Fifth Roadblock to Effective Women’s Ministry – Clash of the Generations

 

In Women’s Ministry sometimes there can be a battle between the older and younger generations in ideas on how things are to be done, as to what the needs of women are, and how these needs should be addressed within Women’s Ministry. Heated discussions may also arise when it comes to ideas of new team members with new ideas, and those who like the way things have always been done.

Here are some tips I’ve found helpful in navigating generations of women within Women’s Ministry:

1. Involve women of different ages and life stages on your planning team.

Let each generation speak to the needs of their peers and what the spiritual needs are. Allow air time to be divided among all the ages.

2. As the team leader have an idea of where you’d like to see your women’s ministry go.

The bible says without vision the people perish. While there may be many voices and opinions amongst the team members of different ages and life stages, ultimately someone must set the direction of where the team is headed and the means which will be used to get there.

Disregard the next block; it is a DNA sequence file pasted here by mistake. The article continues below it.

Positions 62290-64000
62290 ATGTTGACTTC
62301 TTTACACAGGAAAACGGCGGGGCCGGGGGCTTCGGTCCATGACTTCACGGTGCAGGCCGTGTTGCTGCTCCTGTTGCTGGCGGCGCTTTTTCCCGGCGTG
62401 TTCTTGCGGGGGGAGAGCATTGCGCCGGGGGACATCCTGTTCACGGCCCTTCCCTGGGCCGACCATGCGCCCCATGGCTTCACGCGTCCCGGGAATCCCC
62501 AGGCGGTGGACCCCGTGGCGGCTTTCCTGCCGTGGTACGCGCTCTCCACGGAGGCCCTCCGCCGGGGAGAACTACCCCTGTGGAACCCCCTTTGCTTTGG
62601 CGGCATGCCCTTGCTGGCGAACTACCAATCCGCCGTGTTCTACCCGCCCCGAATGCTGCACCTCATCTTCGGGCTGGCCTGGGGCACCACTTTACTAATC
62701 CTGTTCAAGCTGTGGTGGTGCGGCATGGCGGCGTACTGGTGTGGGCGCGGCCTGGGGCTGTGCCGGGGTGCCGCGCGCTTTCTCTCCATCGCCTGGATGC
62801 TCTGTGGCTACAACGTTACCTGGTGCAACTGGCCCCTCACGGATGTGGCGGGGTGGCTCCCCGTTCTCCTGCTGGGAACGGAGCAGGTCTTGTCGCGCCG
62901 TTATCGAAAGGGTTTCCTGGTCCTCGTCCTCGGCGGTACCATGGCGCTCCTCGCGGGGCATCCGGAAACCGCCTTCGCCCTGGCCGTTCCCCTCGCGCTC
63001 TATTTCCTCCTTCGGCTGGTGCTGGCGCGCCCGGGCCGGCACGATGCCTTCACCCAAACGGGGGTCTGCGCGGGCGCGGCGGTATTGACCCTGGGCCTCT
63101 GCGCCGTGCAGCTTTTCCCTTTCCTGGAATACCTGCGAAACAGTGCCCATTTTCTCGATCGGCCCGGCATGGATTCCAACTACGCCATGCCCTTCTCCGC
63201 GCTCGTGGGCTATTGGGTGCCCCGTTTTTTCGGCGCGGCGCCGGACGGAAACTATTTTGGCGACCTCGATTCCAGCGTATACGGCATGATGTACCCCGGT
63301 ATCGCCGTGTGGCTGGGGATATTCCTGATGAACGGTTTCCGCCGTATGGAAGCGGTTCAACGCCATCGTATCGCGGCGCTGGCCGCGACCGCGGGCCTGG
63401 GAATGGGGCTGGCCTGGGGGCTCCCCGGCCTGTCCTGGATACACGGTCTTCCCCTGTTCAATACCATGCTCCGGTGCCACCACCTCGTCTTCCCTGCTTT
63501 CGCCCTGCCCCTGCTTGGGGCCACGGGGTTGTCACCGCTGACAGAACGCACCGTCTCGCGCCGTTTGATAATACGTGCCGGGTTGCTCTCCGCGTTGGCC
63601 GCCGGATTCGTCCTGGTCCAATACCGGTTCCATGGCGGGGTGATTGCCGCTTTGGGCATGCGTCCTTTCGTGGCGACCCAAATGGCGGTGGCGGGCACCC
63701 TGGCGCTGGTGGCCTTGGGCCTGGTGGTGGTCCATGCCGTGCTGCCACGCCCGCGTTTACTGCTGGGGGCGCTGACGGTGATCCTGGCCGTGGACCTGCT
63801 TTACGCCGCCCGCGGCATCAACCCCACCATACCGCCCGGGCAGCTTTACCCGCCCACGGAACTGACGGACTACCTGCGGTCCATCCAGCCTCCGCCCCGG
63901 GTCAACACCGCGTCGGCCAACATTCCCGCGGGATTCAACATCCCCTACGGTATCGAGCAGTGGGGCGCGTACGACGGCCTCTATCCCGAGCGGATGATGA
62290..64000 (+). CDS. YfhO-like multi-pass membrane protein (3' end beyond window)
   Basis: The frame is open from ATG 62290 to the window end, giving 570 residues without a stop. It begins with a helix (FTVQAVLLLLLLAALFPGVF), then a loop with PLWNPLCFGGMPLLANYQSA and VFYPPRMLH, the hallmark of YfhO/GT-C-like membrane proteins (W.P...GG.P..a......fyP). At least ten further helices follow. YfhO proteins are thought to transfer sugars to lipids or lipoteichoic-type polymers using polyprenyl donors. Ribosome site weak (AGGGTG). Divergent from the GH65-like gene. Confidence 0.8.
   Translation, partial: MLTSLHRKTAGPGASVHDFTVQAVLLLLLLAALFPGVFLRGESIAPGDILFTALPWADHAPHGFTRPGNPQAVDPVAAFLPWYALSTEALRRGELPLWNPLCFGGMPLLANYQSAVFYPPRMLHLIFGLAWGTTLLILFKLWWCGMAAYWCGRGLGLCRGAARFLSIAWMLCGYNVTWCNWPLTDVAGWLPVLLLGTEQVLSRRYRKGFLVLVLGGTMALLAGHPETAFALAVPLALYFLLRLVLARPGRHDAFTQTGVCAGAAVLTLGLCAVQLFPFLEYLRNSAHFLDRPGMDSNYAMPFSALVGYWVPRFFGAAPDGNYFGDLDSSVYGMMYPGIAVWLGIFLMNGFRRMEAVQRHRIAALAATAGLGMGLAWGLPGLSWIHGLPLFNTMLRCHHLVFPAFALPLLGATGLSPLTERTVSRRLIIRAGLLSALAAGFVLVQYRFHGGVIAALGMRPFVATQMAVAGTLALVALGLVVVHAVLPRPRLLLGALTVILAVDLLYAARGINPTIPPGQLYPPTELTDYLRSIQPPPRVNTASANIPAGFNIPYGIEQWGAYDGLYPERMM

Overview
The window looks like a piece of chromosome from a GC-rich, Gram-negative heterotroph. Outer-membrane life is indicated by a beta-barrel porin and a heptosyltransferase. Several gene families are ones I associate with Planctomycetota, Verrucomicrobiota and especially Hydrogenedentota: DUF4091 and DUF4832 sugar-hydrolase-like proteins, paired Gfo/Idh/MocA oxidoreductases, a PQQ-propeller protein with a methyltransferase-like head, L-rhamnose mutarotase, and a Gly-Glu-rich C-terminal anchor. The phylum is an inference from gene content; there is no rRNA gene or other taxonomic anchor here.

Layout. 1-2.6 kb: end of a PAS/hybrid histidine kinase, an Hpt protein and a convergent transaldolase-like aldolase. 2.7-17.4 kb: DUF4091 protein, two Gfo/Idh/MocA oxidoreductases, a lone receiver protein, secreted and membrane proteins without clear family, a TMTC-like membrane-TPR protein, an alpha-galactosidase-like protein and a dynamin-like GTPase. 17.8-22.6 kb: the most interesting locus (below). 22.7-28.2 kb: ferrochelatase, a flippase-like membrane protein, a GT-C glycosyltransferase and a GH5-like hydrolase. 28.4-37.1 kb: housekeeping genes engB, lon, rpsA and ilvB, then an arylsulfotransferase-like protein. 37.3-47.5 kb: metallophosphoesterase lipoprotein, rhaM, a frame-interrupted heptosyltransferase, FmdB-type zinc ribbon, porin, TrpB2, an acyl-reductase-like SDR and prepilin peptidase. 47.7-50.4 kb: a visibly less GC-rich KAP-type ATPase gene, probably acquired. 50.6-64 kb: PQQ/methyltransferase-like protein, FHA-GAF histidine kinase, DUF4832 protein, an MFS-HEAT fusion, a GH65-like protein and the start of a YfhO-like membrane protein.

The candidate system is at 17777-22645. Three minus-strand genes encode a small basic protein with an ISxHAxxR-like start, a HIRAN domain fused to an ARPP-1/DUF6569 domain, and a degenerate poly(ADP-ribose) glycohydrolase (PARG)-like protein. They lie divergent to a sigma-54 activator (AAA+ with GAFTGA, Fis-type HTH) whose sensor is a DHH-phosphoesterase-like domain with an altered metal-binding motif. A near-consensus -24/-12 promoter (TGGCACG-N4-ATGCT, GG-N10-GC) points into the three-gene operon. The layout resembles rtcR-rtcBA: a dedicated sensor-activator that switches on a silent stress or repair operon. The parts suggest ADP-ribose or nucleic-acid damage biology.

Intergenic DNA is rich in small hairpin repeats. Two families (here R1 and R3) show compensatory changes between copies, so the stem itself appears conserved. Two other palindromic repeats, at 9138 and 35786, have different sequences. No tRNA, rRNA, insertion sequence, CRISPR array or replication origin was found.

3. Form a vision statement for the women’s ministry.

Involve the team in developing the vision statement. Include wording in the vision statement that is clear and defines the direction of women’s ministry. Remember that the vision statement of your Women’s Ministry must come under alignment of your church’s vision statement.

4. Be patient with change or lack of it.

Some people are early adapters and some are late adapters. Some people take change in stride and adjust quickly, some need a while to get used to new ideas or ways of doing things. Encourage all the women to be patient with change, and gracious with the other women no matter where they are at in the process of change.

5. Be careful in how your team words things when it comes to change.

Negative talk about old ways will not go over well. Hindsight is always 20/20 and culture is always changing. Just because something seems old fashioned now doesn’t mean it wasn’t a good fit at the time.

6. Give honor where honor is due.

Give credit to women who have lead ministries or events faithfully over the years even if those events may fade out or look different in the future.

7. Put on love.

Seek to understand both the older and younger generations. Provide room for conversation on change in a respectful, gracious manner.

 

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